\_ because it also models the rate at which i and my progeny
                     have been doing your mom for the past two years. -ali
        \_ Try Fibonacci heaps.
           \_ Whatever.  The complexity of the heap operations incur so
              much overhead that they eventually end up costing a lot
              more to implement than with an alternative and simpler
              implementation thus cancelling out any improvements gained
              from lower running times.  This is as useless as Straussman's
              (sorry if I spelled his name wrong Ilyas). Big deal. We can
              matrix multiply in O(n^2.7) time instead of O(n^3). It turns
              out to run slower on most machines anyways so why bother.
              \_ what the fuck are you talking about?  name another data
                 structure that implements priority queues with logn insert
                 and 1 retrive. the "simpler" alternative you have in mind,
                 is it an insertion sort or something stupid?
                 \_ Maybe he is talking about standard heaps which have logn
              \_ Strassen's is getting to be O(n^2.3) now.  And even the
                 O(n^2.7) implementation becomes faster than normal
                 multiplication for sufficiently large arrays on the machines
                 where 170 homework is done, at least. -- ilyas
                 \_ The best known, n^2.376, isn't based on Strassen-Winograd
                    original... not that it matters, of course...
              \_ Do you have any idea how big the matrices for interesting
                 real-world problems tend to be?  Do you have any idea
                 how much less (n^2.7) is than (n^3)?    -blojo
                 \_ Why, do YOU? Because it isn't all that large. Even a lame
                    implementation passes the threshold at about 150x150
                    matrices. A _lot_ of problems involve much larger matrices
                    which are sufficiently dense for sparse methods not to
                    \_ Are you arguing for or against Strassen's?
                    \_ That's not how it is in my industry (games).
                       Nobody doing a complex system will write brute-force
                       matrix math and expect it to run okay.  It's all
                       about multigrid methods, frequency-space operations,
                       you name it.     -blojo
                       \_ while (player_still_alive()) {draw_dot(x,y);}
              \_ Ideas similiar to Strassen's algorithm are used for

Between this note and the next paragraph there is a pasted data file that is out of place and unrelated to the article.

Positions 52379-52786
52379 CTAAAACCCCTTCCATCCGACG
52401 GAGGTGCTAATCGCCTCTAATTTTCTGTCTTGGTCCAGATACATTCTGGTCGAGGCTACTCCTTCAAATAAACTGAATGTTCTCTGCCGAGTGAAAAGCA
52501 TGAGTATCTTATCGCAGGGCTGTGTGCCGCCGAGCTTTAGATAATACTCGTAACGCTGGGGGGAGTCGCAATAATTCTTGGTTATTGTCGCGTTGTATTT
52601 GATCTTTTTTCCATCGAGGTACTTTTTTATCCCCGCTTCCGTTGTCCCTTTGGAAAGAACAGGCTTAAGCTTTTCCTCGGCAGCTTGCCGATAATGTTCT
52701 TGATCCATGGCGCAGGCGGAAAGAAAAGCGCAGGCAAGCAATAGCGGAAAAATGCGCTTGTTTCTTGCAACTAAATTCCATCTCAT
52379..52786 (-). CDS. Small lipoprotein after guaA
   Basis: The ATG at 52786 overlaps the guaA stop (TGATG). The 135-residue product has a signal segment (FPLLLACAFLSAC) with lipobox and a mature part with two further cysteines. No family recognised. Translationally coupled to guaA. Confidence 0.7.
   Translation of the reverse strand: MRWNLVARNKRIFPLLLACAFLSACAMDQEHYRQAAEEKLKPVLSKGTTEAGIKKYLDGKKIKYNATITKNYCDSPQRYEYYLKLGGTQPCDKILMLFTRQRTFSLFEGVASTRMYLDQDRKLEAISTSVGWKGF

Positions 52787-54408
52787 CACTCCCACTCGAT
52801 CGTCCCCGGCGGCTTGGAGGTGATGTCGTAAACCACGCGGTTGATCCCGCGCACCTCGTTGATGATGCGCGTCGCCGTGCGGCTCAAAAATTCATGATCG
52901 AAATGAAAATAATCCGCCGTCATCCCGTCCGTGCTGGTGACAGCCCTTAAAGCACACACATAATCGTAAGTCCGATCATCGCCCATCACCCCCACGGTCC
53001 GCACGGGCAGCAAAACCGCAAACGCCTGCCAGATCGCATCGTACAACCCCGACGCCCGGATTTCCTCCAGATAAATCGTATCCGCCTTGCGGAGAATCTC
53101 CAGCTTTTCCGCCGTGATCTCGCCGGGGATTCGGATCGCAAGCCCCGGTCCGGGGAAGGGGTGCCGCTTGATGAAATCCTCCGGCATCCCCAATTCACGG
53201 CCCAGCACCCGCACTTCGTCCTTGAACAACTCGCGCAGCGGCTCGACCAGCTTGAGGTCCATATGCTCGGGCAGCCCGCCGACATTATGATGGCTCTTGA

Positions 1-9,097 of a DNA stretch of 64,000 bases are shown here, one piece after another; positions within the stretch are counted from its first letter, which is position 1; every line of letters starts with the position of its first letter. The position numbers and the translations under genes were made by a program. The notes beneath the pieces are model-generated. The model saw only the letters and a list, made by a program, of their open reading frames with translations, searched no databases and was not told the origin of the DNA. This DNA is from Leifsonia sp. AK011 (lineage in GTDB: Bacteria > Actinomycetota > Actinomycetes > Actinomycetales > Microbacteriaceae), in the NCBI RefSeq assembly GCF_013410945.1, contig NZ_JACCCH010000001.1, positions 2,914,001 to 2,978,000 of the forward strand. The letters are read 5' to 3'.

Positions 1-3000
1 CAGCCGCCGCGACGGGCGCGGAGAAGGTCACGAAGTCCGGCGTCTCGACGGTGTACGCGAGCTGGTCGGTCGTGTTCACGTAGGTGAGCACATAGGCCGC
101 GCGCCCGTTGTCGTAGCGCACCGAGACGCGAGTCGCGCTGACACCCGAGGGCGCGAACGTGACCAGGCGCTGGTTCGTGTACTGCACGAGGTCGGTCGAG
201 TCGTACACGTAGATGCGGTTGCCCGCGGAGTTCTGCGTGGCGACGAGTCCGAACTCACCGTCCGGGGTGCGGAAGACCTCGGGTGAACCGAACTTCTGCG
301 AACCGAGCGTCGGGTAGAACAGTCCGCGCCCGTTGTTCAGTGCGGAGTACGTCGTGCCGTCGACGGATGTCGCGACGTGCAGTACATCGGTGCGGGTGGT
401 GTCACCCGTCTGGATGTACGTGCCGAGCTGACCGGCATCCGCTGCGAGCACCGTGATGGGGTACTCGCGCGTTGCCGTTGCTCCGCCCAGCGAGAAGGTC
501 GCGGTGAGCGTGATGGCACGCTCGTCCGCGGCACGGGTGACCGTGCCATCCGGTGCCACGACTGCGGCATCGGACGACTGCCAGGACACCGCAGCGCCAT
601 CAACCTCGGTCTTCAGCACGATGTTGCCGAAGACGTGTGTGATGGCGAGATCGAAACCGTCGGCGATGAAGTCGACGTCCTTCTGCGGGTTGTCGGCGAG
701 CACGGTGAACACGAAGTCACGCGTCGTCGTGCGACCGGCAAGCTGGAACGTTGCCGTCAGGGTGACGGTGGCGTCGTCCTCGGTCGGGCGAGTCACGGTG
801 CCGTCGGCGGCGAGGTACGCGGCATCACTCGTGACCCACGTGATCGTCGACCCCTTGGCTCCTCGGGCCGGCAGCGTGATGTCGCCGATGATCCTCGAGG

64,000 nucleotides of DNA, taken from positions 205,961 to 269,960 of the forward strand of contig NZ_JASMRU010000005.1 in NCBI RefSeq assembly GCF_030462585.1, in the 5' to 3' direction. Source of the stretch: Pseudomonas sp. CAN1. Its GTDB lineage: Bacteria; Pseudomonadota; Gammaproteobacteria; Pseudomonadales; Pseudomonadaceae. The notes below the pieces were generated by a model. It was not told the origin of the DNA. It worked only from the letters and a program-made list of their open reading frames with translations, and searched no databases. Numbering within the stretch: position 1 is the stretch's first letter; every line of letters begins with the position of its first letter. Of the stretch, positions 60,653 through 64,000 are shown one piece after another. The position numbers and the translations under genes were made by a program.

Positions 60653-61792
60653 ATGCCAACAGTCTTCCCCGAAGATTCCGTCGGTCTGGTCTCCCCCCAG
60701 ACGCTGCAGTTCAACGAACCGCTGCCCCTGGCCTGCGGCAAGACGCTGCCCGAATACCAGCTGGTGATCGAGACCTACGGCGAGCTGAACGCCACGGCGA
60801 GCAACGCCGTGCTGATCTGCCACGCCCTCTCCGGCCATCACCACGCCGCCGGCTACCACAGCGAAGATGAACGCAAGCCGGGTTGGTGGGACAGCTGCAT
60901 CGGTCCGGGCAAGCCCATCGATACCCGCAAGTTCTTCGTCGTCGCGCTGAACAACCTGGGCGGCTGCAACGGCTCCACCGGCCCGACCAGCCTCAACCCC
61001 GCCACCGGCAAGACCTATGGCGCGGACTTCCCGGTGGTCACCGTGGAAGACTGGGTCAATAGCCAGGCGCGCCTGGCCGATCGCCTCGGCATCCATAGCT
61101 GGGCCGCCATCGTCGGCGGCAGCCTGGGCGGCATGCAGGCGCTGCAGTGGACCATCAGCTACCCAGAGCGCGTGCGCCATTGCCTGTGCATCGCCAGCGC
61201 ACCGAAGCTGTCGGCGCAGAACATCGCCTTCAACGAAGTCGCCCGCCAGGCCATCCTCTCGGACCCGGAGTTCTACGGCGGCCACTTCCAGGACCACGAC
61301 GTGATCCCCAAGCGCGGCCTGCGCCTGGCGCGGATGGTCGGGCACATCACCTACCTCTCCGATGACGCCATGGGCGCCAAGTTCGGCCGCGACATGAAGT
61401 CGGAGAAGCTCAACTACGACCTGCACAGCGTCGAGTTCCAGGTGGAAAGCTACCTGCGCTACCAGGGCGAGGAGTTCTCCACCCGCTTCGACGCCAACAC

fast FIR filtering which is widely used in all sorts
                 of DSP algorithms.  I don't know if people thought of
                 fast FIR filtering first or Strassen's algoirthm first.
                 However, the point is that the ideas behind Strassen's
                 algorithm turn out to be very useful.  IMHO the reason
                 to study algorithms (even weird stuff like Strassen's
                 algorithm and Fibonacci heaps) is so that when you
                 have a particular practical problem you can come up
                 with clever ideas. -emin
                 \_ Strassen was there first.
        \_ I'm sorry, Strassen's should *never* be faster on modern
           architectures, where multiplies are as fast as adds. Strassen's
           trades off more adds for fewer multiplies. As long as you've
           blocked your implementation for cache and registers, and copied
           when you have low-associativity caches or TLB, then you're OK
           without Strassen's.   -nick
           \_ Uh, go read the book again. Strassen optimizes away MATRIX
              multiplies, NOT scalar multiplies. If we knew how to multiply
              matrices as fast as we can add them (O(n^2)), all of Strassen's
                      instead of 8 muls, you have 7 muls. -ali
              stuff would be obsolete, yes.... But we _don't_
                        \_ Isn't this one of the advantages of a Quantum
                           Computer over standard computers.
                           \_ Oh, shut the fuck up, and consult the literature.
                \_ Find a new book.  At the instruction level, a multiply is
                   a multiply.  Thank you for playing.
                   \_ Wow.  Are you just a total idiot or what?  For a square
                      matrix of size n x n, addition or scalar multiplication
                      requires O(n^2) operations, whereas naive matrix
                      multiplication requires O(n^3) opations.  Yes, add and
                      mul are single instructions, but Strassen attempts to
                      reduce the number of those instructions.
                        \_ This was exactly my point.  So there's no reason,
                           as you said, why we should use add instead of mult.
                           \_ because while add and mult are equally fast,
                              add is faster than mult.  Duh! --pld
                   \_ look, strassen's replaces a multiply by 14 adds so that
                      instead of 8 matrix muls, you have 7 matrix muls. -ali
                        \_ Thank you for reaffirming my point that an mult is
                           the same difficulty computationally as an add, so
                           there's no need for all these Strassen methods and
                           their variants.
                           \_ it replaces 1 matrix multiply by 14 matrix adds.